Make Learning Products Accessible for Students With Disabilities, Educators Tell Vendors at ISTE

Contributing Writer

Chicago

Assistive technology—tools designed for users with disabilities—can give all students the opportunity to develop their strengths and share their skills, said Luis Perez, the incoming president of the Inclusive Learning Network for the International Society for Technology in Education, during a Tuesday keynote session at the group’s annual conference being held here.

Perez is also a technical assistance specialist at the National Center on Accessible Educational Materials at the Center for Applied Special Technology, a research organization that advocates for inclusive learning environments. As an adult, he developed an eye disease that damaged his retinas, but assistive technology allowed him to pursue his passions and change the conversation around his disability, he said during his address.

The first time he heard the synthesized voice that supports the iOS text-to-speech capability, it was a “magical moment,” he said.

“What was more important than the quality of the voice was the message the technology communicated to me,” Perez said. “It was a message of hope.”

After his diagnosis, Perez took up photography—a pursuit he acknowledged might seem odd for someone losing his vision. He described how the facial recognition software on his iPhone helps him compose images when he might not be able to see all the faces in the frame.

His work isn’t “an artistic act,” Perez said. “It’s a political act.”

When he goes out to take photos with his camera and his white cane, he said, he hopes to change the way people think about what blind people can and can’t do.

As an immigrant, a person of color, and a person with disabilities, “it is more important than ever that I be visible,” said Perez. “We’re not going away.”

Schools, too, can help to change the assumptions that surround those who are differently abled, he said, by giving students an opportunity to celebrate diverse strengths.

Vendors Still Have Room To Improve on Accessibility

Several sessions during the ISTE conference focused on facilitating inclusive technology instruction. Staff members from the New York City Department of Education’s District 75, which serves 25,000 students across the city with moderate to severe disabilities, presented their work building a makerspace with accessibility as its guiding design priority.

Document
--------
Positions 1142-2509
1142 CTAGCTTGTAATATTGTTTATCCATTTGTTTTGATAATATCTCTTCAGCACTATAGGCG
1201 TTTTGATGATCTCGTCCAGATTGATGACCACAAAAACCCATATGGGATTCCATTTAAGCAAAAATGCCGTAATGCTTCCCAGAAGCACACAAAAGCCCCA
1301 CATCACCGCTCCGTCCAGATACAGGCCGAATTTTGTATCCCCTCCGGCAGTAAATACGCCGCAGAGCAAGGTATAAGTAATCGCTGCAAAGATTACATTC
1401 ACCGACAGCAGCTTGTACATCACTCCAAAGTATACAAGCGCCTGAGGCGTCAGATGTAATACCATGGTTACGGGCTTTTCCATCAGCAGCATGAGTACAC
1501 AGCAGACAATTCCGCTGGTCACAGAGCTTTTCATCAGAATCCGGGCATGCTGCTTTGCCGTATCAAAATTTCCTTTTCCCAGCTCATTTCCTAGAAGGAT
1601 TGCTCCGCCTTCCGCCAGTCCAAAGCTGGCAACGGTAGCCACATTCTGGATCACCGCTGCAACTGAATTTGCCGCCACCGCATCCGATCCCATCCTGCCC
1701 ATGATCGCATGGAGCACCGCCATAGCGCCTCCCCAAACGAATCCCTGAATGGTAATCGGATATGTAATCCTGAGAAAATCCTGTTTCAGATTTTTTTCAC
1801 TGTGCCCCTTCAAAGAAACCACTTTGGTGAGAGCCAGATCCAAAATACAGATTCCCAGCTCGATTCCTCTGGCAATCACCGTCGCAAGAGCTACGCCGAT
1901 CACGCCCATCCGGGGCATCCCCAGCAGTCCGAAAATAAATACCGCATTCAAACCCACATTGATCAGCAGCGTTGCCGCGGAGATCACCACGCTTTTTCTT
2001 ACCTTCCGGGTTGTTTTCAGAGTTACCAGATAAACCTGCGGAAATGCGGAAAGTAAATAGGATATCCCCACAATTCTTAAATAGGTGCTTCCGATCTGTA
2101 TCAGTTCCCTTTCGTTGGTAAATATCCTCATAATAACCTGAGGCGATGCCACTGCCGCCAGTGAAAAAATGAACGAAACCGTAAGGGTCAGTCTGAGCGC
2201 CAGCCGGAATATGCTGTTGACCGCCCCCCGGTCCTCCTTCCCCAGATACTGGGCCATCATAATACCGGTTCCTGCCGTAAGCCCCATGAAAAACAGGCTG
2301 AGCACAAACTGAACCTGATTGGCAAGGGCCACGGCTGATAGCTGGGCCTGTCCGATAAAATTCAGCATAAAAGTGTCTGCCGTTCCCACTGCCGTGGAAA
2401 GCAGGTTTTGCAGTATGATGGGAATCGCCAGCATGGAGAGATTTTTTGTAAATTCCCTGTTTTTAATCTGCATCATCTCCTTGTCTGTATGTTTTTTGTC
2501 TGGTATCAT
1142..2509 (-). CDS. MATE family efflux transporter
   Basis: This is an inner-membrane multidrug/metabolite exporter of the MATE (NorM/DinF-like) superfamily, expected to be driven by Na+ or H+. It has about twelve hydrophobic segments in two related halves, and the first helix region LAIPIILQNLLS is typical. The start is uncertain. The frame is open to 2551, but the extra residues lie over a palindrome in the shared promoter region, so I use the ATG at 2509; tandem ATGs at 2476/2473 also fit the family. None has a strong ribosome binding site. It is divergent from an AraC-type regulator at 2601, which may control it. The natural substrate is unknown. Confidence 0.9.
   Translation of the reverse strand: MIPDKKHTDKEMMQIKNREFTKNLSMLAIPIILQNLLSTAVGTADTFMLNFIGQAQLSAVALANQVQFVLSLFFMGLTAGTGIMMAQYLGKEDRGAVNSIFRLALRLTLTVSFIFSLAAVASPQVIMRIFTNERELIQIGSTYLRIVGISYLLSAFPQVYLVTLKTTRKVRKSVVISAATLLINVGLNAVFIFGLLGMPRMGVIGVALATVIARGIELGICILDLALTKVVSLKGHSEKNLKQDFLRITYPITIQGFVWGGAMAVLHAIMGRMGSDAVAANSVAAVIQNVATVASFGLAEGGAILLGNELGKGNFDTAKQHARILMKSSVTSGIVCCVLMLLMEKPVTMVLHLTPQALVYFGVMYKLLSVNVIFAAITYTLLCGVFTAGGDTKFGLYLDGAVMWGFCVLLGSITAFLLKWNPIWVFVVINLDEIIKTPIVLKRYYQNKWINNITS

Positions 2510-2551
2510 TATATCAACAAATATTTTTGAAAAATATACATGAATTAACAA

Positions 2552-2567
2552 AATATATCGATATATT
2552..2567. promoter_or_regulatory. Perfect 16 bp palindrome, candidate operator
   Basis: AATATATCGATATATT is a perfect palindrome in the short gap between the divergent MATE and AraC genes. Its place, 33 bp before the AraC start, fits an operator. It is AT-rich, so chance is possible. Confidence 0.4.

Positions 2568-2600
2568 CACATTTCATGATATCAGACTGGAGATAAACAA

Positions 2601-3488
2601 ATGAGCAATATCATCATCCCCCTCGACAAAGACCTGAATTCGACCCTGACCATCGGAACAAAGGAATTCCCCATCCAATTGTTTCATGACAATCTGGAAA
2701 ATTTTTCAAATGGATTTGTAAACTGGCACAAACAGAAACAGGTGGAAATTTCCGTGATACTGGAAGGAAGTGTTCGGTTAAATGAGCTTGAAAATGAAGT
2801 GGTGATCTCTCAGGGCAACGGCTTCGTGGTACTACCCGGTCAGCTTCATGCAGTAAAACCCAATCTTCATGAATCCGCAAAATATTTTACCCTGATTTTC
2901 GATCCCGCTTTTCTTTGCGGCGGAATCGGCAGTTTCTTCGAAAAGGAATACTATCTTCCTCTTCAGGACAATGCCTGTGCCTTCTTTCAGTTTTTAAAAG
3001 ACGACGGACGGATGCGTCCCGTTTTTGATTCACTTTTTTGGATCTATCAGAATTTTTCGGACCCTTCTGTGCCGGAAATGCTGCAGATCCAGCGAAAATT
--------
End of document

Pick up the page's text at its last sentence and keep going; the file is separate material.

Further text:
Students who use the makerspace may be on the autism spectrum, intellectually disabled, learning disabled, speech- and language-impaired, emotionally disabled, or have multiple disabilities.

“We tried to look for tools that were easier to use,” Elizabeth Tierney, the district’s technology coach, told Education Week at an ISTE poster presentation.

Students work with easy-to-manipulate tools such as Makey Makey, for creating circuits out of everyday materials, and littleBits, which are modular programmable electronics that snap together magnetically.

“You can’t put them together incorrectly because of the magnet,” said Tierney, of littleBits. “It’s very easy for kids to make a simple circuit.”

Not all of the tools in the District 75 makerspace are for coding and computer science. The space is also stocked with modified hole punchers that students push down on, rather than squeeze. For students who can’t hold a pencil or crayon, there are stickers that can be used to decorate.

“Where other kids are drawing or cutting—well some of our students can’t do that,” said Tierney. “So what can we use instead?”

In general, ed-tech companies are becoming more attuned to accessibility needs—but there’s still a lot of room for improvement, Tierney said.

Many apps could be improved by adding “switch accessibility,” Tierney said, which would allow users with limited mobility to interact via physical switches, instead of the device’s touch screen.

Text-to-speech capability should also be a top priority for vendors, she said.

“That would hit the biggest population because there’s probably more people who have a learning disability and reading disability,” Tierney said. “So that’s a big one.”

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